The non-restrictive PG-13 Rating has demonstrated itself to be a profitable one with respect to a film’s box office prospects. It’s partially for that reason that The Weinstein Company has been planning to release a PG-13 version of The King’s Speech in theaters – and definitely the reason why Summit Entertainment’s Breaking Dawn is angling for a PG-13 Rating.
Today brings the news that newly minted Best Picture Oscar winner King’s Speech will be released in PG-13 form. Meanwhile, Twilight star Robert Pattinson says he’s genuinely curious as to how director Bill Condon and screenwriter Melissa Rosenberg are going to avoid delivering two Breaking Dawn films that are not R-Rated.
The King’s Speech collected a total of four Oscars at the 83rd Annual Academy Awards and has grossed over $359 million worldwide in theaters, including around $133 million in the U.S. It’s fair then to say that the decision to release a PG-13 version of the film – one that excludes a scene in which King George VI (Colin Firth) swears multiple times as part of a training exercise – isn’t entirely motivated by financial interests.
Here’s what the Weinstein Company had to say on the matter, in an official press release:
The emotional impact of stuttering that was illuminated by THE KING’S SPEECH continues to be a topic of conversation with the recent statements by Vice President Joseph Biden about his own struggles with stammering. The release of THE KING’S SPEECH PG-13 offers families nationwide access to a positive story about stuttering and overcoming obstacles and social stigmas.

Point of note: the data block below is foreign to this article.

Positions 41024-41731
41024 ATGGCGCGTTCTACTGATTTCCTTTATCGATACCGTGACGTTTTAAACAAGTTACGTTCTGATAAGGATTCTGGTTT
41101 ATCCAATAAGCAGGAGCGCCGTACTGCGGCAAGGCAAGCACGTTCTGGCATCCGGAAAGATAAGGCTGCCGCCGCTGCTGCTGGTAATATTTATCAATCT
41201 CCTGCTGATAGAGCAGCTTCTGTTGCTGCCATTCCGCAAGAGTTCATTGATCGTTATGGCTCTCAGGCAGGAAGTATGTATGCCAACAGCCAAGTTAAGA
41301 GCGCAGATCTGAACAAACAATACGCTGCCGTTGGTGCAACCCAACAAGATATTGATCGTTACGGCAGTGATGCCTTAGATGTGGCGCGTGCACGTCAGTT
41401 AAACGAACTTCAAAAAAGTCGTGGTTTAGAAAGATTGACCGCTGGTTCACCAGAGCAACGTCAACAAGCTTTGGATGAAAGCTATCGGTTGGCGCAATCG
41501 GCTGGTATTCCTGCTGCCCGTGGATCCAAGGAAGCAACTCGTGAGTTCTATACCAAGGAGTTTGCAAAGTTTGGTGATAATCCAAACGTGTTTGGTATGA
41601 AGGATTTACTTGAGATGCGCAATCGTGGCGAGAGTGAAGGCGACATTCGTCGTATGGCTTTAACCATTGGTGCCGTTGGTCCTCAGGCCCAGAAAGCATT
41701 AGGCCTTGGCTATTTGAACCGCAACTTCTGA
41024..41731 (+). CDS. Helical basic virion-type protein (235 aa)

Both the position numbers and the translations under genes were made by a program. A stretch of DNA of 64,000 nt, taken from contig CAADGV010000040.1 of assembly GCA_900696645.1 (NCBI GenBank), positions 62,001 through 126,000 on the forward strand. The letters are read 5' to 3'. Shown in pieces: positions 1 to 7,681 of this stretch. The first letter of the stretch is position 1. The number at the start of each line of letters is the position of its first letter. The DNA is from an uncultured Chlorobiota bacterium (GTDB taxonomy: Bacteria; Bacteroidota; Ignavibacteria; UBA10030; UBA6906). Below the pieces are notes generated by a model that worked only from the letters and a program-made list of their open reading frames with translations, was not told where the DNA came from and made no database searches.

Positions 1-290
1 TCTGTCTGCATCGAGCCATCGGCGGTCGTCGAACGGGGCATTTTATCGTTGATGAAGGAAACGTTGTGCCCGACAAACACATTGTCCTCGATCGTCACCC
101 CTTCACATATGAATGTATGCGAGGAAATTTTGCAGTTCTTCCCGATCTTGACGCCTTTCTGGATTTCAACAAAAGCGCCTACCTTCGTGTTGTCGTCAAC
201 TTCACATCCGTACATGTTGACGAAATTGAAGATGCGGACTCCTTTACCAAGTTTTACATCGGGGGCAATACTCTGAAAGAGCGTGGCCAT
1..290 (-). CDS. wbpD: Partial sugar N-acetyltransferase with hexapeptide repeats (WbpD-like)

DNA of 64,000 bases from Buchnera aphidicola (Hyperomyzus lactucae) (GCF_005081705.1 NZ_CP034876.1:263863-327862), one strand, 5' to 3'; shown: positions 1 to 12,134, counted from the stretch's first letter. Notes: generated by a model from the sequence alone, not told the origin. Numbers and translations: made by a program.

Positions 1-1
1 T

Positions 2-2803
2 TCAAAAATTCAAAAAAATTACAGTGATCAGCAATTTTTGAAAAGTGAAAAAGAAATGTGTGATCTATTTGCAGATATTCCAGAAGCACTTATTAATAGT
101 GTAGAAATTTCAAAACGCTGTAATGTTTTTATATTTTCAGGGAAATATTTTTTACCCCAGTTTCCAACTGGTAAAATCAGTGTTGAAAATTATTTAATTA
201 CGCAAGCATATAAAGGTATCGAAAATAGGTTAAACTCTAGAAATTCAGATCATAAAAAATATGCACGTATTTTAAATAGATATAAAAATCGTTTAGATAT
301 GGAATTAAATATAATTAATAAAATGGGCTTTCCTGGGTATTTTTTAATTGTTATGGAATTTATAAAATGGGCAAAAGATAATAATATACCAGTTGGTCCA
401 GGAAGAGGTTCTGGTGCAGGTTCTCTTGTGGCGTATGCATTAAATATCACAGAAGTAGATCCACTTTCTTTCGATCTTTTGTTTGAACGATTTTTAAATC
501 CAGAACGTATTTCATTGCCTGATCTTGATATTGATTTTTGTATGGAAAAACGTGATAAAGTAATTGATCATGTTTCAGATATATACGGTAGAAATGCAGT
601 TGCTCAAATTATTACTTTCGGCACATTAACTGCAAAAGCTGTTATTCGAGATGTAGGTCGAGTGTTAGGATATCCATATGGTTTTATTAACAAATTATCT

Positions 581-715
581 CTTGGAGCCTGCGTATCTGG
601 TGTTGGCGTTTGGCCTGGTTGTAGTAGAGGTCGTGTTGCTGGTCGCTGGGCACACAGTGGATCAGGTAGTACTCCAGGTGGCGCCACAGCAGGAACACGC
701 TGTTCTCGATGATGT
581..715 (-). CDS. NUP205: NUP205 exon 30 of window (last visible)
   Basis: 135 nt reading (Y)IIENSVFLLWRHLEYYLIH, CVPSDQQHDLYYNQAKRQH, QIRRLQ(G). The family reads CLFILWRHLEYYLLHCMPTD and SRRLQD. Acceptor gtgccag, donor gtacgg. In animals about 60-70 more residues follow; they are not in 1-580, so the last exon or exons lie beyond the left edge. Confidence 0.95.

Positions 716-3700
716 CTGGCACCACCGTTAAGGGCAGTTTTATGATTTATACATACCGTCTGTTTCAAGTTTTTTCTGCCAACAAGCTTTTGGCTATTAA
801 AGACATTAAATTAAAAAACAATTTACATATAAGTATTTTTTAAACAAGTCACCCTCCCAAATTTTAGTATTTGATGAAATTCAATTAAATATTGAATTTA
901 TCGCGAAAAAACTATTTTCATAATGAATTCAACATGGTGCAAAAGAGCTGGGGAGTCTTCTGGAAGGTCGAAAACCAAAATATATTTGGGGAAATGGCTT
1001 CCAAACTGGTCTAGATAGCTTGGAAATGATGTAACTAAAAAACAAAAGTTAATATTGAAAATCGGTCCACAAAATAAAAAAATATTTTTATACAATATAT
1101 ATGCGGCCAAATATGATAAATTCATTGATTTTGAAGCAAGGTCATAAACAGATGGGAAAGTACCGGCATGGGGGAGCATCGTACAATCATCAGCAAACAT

In other news, Robert Pattinson spoke to EW about the final two films in The Twilight Saga, Breaking Dawn – and, as anyone who’s read the original novel can tell you, he’s got a solid reason to wonder how the movie adaptations are going to sneak by with only a PG-13 Rating.
Here’s how he put it:
“I just can’t see how it’s going to be PG-13 … unless they cut everything out… There’s some interesting and weird stuff going on — really very, very, very strange. It’s great. For a big, mainstream movie, it’s the most obscure storyline and really outside the box. It’s a horror movie.”
Rosenberg has stated before that the more graphic material in Breaking Dawn will occur off-screen or be alluded to in a non-explicit manner. Given what a cash cow the Twilight series is for Summit, this low-risk approach comes as no surprise. The tween fan crowd should be fine with it, since an R-Rating would prevent them from openly seeing the movies in theaters… truth be told, it’s highly doubtful that anyone is strongly against the idea.
The PG-13 version of The King’s Speech will be released next week on April 1st (not fooling around), while The Twilight Saga: Breaking Dawn – Part 1 hits theaters later this year on November 18th.
Do you have strong feelings about either film not being Rated R?